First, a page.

I can’t lie, my Twitter and Facebook feeds have confused me the past few days. I know my friends are smart, accomplished, interesting people, and the general reaction to the Adrian Peterson child abuse accusations feels beneath them.
Full disclosure: I wasn’t spanked as a child. My mother was, and she believed her experience was closer to abuse than discipline. As a result, she swore never to hit my sister or me.
Instead, my parents used a more positive approach. Good grades earned a trip to Toys ‘R Us. A good report from a teacher earned recognition. Over time, learning and good behavior became its own reward. It felt like the right thing to do, without the threat of a belt or worse. I wasn’t a perfect kid, and I’d get yelled at or have my stuff taken away when I earned that. I liked my stuff, so I tried not to do that too often.
With that as my background, it has been weird reading how my friends felt their whoopings shaped them. Here are the highlights of what I read:
Whoopings build character –
I’m not even sure what this means.
Whoopings build fear, anger, and a sense that going upside someone’s head will make them listen to you.
A marker of good character is leadership. How do whoopings teach that? If that were the case, great coaches would always be the biggest guys in the room. I’d argue that strong leaders treat others with respect and have vision.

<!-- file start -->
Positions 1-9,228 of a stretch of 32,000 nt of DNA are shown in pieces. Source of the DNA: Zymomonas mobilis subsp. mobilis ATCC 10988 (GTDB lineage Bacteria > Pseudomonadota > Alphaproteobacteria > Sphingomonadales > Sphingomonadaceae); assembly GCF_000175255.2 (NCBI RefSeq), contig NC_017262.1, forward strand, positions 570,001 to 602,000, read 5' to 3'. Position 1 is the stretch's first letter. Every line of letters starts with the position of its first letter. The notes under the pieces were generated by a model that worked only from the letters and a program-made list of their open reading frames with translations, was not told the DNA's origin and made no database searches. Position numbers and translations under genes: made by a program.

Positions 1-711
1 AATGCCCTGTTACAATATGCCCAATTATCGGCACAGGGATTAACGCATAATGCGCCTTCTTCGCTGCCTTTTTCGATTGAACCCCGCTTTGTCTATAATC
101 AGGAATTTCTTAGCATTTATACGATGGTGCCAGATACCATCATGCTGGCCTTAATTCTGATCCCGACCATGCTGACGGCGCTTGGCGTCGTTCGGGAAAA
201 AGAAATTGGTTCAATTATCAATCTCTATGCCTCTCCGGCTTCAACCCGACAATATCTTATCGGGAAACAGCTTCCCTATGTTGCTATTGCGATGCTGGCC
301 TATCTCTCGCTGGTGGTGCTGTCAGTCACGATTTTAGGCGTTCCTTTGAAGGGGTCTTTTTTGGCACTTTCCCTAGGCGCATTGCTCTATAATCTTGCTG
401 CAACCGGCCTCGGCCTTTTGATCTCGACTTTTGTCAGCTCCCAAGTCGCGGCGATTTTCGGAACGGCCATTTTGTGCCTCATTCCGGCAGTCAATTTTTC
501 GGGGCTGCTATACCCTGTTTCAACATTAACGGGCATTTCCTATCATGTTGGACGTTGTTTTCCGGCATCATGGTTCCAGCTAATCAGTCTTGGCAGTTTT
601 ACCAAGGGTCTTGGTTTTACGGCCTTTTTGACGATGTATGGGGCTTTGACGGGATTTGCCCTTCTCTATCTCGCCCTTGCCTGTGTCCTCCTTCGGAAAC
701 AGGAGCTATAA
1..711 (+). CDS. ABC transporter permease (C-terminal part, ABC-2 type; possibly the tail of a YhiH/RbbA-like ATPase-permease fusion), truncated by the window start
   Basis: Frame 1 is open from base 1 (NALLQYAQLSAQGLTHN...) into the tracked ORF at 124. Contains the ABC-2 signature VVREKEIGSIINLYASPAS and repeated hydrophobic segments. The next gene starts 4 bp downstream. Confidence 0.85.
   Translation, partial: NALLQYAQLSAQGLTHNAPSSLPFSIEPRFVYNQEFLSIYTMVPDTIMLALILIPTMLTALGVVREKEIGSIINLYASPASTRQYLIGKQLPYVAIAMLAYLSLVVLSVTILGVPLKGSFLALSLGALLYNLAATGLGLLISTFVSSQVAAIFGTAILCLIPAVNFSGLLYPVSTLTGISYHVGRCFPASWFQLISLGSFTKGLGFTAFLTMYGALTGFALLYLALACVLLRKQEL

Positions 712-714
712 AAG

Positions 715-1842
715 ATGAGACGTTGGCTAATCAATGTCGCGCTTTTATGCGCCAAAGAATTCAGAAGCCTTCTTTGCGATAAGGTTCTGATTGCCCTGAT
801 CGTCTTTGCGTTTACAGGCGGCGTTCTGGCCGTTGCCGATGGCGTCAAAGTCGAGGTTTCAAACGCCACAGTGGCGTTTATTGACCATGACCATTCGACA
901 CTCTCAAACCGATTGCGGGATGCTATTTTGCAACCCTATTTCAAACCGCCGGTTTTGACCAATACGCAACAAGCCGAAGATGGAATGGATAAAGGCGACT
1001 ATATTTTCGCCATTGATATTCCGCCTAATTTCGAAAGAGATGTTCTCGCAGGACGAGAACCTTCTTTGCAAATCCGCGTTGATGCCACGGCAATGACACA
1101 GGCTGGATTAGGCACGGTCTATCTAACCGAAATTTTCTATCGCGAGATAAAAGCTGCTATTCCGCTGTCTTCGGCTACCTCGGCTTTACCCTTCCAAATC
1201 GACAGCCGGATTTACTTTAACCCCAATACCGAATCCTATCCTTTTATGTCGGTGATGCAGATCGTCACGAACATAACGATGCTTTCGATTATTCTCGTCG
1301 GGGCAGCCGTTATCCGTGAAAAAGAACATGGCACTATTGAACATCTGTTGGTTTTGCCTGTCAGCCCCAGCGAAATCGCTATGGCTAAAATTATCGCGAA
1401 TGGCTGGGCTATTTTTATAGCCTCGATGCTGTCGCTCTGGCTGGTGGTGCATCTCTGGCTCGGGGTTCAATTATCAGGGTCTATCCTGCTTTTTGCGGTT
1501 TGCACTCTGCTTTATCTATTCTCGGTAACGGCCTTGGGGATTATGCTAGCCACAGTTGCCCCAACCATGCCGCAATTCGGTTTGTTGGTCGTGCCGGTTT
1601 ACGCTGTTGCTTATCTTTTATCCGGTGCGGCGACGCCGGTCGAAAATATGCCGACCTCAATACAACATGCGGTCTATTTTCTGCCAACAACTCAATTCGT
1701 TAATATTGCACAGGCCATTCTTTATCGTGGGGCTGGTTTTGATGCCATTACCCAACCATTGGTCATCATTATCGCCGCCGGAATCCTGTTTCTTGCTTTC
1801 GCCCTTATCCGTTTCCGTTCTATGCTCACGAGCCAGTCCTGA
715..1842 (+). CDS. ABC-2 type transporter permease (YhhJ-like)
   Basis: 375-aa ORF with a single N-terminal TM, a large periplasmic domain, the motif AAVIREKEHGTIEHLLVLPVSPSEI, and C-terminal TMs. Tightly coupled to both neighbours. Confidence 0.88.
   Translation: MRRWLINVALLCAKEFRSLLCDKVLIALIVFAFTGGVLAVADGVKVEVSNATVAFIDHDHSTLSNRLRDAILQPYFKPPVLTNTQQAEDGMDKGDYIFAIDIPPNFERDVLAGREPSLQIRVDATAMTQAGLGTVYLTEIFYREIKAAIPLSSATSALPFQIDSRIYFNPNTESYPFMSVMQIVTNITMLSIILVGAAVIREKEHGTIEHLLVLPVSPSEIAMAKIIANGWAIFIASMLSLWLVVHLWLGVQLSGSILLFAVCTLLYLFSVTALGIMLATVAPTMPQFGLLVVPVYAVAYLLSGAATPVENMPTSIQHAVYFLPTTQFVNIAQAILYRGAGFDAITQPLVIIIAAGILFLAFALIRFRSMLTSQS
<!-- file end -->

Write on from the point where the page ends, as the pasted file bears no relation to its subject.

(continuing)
Think about a leader you admire, do they lead with fear? Or do they set a path, then encourage others along the way and recognize their contributions?
I wouldn’t have learned discipline without whoopings –
Of course everyone is entitled to that opinion, but I have one question:
Were you whooped more than once? If so, how effective were they in establishing boundaries?
Kids do stupid things because they are curious and don’t know any better. It’s been that way forever. If, through your anger, you can’t explain why something is wrong, doing so through a spanking won’t work either. It makes the kid not want to get caught (which is something I guess), but that physical harm isn’t a substitution for instilling values.
Whoopings are tough love –
I’ll defer to Louis CK on this one (pardon the language):
Isn’t corporal punishment the easy way out? Kids rely on parents implicitly and completely. Putting your hands on a kid isn’t love, it’s lazy. As CK points out, it’s not how you’d treat anyone else in your life. Your child deserves at least that much respect.
I got my ass whooped, and I turned out fine –
You’re smarter than that. Anyone can find one example to support anything. You are your own example of whoopings done right. Congratulations. But now it’s time to evolve.
I wasn’t there for the whooping Peterson put on his four-year-old son. From court documents, I know that he hit his son with a switch because his son pushed another kid off a game. Maybe this was the whooping his son needed to never push a kid again. I’ll try a different tactic with my kids.
What do you think? Was Peterson in the wrong? Does the child’s age change your view on it?
Hit the comments and let me know!